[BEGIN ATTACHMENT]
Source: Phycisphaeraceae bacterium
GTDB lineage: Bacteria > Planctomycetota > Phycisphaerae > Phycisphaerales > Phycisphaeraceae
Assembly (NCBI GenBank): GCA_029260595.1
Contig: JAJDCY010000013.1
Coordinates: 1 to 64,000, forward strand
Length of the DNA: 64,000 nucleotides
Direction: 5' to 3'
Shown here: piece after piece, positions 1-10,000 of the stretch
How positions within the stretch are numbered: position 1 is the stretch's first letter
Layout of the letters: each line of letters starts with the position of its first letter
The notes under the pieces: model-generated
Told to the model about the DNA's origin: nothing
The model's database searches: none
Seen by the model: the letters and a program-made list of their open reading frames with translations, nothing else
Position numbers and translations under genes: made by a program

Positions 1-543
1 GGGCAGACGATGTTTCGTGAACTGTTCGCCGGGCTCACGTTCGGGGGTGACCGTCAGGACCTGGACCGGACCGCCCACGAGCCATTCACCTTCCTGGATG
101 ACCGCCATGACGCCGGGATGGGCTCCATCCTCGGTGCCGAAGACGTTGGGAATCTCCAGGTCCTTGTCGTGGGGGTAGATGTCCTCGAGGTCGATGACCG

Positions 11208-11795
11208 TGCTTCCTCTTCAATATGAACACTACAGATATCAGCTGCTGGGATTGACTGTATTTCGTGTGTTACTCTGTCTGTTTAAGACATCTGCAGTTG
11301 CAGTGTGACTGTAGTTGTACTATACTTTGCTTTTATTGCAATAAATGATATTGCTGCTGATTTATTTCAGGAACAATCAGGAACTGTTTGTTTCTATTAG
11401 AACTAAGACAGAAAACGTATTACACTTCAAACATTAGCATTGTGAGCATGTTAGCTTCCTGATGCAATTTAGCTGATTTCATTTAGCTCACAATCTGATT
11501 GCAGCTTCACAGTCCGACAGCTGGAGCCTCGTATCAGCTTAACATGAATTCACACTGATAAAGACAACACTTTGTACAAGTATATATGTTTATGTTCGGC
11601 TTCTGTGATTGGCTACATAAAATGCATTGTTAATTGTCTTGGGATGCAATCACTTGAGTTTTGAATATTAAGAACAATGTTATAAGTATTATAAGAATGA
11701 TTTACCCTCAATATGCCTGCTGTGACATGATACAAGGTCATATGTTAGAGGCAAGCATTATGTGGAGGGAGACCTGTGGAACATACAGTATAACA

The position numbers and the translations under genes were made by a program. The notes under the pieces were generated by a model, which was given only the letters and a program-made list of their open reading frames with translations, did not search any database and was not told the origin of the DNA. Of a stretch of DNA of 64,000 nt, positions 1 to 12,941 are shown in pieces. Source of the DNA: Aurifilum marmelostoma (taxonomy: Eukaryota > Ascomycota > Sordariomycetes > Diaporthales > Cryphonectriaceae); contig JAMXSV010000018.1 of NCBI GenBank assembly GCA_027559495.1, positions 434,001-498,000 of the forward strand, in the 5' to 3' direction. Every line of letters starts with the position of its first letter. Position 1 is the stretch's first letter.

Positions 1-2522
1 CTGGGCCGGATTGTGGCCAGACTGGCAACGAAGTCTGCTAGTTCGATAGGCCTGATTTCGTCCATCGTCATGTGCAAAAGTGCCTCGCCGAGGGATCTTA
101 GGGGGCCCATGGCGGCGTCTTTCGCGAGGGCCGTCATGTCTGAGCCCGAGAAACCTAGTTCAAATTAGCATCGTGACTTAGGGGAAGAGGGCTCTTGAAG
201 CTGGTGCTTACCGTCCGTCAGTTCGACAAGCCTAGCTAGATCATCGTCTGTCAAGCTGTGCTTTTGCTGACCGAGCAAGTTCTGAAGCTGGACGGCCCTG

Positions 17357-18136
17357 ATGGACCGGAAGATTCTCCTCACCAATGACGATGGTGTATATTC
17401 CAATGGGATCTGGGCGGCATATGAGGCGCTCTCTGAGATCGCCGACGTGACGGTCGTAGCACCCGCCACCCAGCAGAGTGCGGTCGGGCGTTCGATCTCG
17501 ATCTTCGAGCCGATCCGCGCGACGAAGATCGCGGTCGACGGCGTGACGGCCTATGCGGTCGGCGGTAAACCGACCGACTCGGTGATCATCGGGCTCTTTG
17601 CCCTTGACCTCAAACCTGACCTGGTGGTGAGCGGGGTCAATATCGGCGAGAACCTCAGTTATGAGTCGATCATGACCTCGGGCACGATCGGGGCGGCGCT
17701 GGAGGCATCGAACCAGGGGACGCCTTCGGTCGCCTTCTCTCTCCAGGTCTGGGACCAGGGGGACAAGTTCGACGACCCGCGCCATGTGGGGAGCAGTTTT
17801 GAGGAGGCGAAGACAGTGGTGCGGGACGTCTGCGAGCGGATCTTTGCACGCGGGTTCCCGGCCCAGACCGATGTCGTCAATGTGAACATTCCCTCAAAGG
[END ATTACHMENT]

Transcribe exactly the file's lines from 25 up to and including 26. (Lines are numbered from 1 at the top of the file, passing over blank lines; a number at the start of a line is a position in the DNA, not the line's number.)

11701 TTTACCCTCAATATGCCTGCTGTGACATGATACAAGGTCATATGTTAGAGGCAAGCATTATGTGGAGGGAGACCTGTGGAACATACAGTATAACA

The position numbers and the translations under genes were made by a program. The notes under the pieces were generated by a model, which was given only the letters and a program-made list of their open reading frames with translations, did not search any database and was not told the origin of the DNA. Of a stretch of DNA of 64,000 nt, positions 1 to 12,941 are shown in pieces. Source of the DNA: Aurifilum marmelostoma (taxonomy: Eukaryota > Ascomycota > Sordariomycetes > Diaporthales > Cryphonectriaceae); contig JAMXSV010000018.1 of NCBI GenBank assembly GCA_027559495.1, positions 434,001-498,000 of the forward strand, in the 5' to 3' direction. Every line of letters starts with the position of its first letter. Position 1 is the stretch's first letter.